In an imperfect way, data lends some credence to Luke’s concerns. For example, a June 2016 poll conducted by Nielsen (that’s behind a paywall on the Brewers Association website) shows that flavor (99%), freshness (95%), aroma (78%), ingredients (75%), and bitterness (68%) were the top-five most important attributes among participants for making a craft beer purchase. Each one showcases an important selling point of the IPA, from the consistent reminder we’re supposed to drink them as fresh as possible, to knowing what gives a beer flavor (how many people use “hoppy” as a descriptor now?), to bitterness itself, the most well-known attribute of what hops do to a beer.


In a different poll released at the beginning of 2017, Nielsen reported that respondents who self-identified as “craft beer drinkers” claimed an average of 20 different brands as their “go-to” choices. This may be particularly relevant if we also consider how people drink. Since beer is an experiential good (which is to say: you can't know whether you like a beer until you've drank it), the psychology of choice can lead us to stay within the context of products we understand. Our choice of IPA may show variety from brand to brand, but we’re still not straying far from the styles we know and admire.

All this creates a perfect opportunity for IPA to succeed, especially in its many forms. IRI tracks eight different subcategories of the style, from fruited to Belgian to black.

“It’s kind of a ‘damned if you do, damned if you don’t’ situation because you have to be making an IPA to survive,” Luke says. “There’s definitely a running joke among brewers that whatever a beer ends up being, just call it an IPA and it’ll sell better. Put IPA on the label and it’s good to go.”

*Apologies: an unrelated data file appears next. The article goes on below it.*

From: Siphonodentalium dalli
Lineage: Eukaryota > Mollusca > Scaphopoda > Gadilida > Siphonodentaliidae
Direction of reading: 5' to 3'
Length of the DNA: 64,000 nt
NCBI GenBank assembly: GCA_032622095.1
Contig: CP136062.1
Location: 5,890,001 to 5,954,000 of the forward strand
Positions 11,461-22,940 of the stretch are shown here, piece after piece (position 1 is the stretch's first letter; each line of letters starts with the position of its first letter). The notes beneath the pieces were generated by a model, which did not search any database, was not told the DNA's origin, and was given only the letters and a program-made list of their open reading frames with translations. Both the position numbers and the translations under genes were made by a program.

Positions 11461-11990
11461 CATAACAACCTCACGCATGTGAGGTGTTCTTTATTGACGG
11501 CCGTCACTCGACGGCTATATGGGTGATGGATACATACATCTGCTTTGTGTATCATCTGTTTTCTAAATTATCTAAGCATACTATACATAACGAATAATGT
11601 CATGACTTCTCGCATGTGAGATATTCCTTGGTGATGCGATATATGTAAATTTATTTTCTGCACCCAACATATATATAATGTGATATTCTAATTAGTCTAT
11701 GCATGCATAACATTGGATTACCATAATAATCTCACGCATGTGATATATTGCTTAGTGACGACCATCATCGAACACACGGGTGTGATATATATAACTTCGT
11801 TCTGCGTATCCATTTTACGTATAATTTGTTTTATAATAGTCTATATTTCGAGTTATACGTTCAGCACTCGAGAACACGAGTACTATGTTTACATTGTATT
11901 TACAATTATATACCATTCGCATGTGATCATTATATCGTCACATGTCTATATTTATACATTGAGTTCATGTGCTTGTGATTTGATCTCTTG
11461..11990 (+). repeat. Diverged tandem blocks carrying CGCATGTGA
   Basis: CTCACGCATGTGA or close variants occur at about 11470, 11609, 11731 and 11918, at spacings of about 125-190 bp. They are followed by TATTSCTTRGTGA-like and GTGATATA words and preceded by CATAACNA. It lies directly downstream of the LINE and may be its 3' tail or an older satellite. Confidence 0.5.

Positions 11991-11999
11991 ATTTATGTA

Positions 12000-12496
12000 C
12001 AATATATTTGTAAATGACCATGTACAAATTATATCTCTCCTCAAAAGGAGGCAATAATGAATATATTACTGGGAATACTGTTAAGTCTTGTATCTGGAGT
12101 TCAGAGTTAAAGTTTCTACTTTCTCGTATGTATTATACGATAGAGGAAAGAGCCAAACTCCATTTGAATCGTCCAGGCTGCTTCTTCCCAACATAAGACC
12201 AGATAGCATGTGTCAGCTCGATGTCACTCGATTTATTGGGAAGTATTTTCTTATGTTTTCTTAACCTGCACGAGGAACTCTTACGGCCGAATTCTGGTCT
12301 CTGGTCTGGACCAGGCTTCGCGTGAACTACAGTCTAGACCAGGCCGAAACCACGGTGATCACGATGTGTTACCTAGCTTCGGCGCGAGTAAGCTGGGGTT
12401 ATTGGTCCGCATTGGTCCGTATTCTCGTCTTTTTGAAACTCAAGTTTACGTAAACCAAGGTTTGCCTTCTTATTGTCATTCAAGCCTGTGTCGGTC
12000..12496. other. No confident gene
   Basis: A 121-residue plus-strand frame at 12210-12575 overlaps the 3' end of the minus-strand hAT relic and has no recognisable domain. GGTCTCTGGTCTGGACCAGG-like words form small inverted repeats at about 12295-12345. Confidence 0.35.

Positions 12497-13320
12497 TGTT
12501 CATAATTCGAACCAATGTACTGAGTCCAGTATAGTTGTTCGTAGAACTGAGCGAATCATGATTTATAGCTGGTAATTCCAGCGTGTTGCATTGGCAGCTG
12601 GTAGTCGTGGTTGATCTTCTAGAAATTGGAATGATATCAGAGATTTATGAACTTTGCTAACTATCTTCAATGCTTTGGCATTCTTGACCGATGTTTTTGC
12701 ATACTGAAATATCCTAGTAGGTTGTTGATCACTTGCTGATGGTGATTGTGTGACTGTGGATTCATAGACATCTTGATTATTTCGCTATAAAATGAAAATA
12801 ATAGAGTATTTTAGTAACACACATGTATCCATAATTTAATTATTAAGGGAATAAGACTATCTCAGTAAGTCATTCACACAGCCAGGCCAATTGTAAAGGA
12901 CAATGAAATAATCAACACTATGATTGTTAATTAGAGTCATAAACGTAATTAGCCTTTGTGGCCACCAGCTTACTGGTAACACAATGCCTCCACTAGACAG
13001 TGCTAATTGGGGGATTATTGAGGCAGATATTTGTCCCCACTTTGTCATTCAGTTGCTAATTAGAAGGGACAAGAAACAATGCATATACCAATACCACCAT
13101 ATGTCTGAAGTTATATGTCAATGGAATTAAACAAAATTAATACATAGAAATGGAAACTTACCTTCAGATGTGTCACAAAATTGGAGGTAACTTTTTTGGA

Three Taverns Craft Brewery was supposed to be a Belgian-inspired brewery—technically, it still is. But for the Decatur, GA business, half their sales come from an American IPA.

“The craft consumer is, in a lot of ways, judging your perception by whether or not you can make a good IPA,” says Three Taverns founder Brian Purcell. “If you can make a good IPA that people pursue and look for and talk about, it actually enhances your reputation, which can help all your beers.”

When Purcell launched Three Taverns in the summer of 2013, his goal was to have a business that focused on Belgian beer, “but with an open-minded, American interpretation.” Alongside a Belgian-style Single, Purcell also released A Night in Brussels, “an American IPA on a Belgian roadtrip,” mixing techniques from both cultures—cane sugar, Belgian yeast, and a healthy dose of Citra hops. Not long after opening, a White IPA, White Hops, extended options for hop lovers while sticking to Three Taverns’ Belgian ideals.

The commitment to brewing European styles was true, and sales were strong, but there was a growing pull internally and from customers to think outside the Old World and monastic traditions on which Three Taverns was founded. It all clicked when brewmaster Joran Van Ginderachter decided to make a dry-hopped Pilsner to sell during the 2014 FIFA World Cup. 

“The success of that beer opened the door,” Purcell says of making more American styles. 

And so then he decided to kick the door wide open.

For a portion of the beer industry that grew out of opposition to the hegemony of adjunct Lager, American craft brewers and drinkers seem awfully comfortable leaning on one particular flavor profile.
— Bryan Roth

A Night on Ponce—named for the shenanigans that can occur along Ponce de Leon Avenue, a 15-mile street that stretches from downtown Atlanta all the way to Stone Mountain—was released in April 2015. By the end of that year, the more straightforward American IPA was Three Taverns’ best-selling beer, accounting for half the brewery’s sales, roughly equivalent to the combined sales of A Night in Brussels and White Hops at the time. A Night on Ponce was something of a close sibling to A Night in Brussels—the only difference in recipe was the use of American yeast. In the span of months, the Belgian-inspired brewery was best known for a truly Americanized style of beer.

“The influence that Belgian brewing philosophy and culture have on Three Taverns is very much a part of our identity and DNA,” Purcell says. “But at the same time, Belgian brewing is rooted in exploration and coloring outside the lines. They were anti-Reinheitsgebot. We want to preserve that heritage, but continue to explore, which I think is OK.”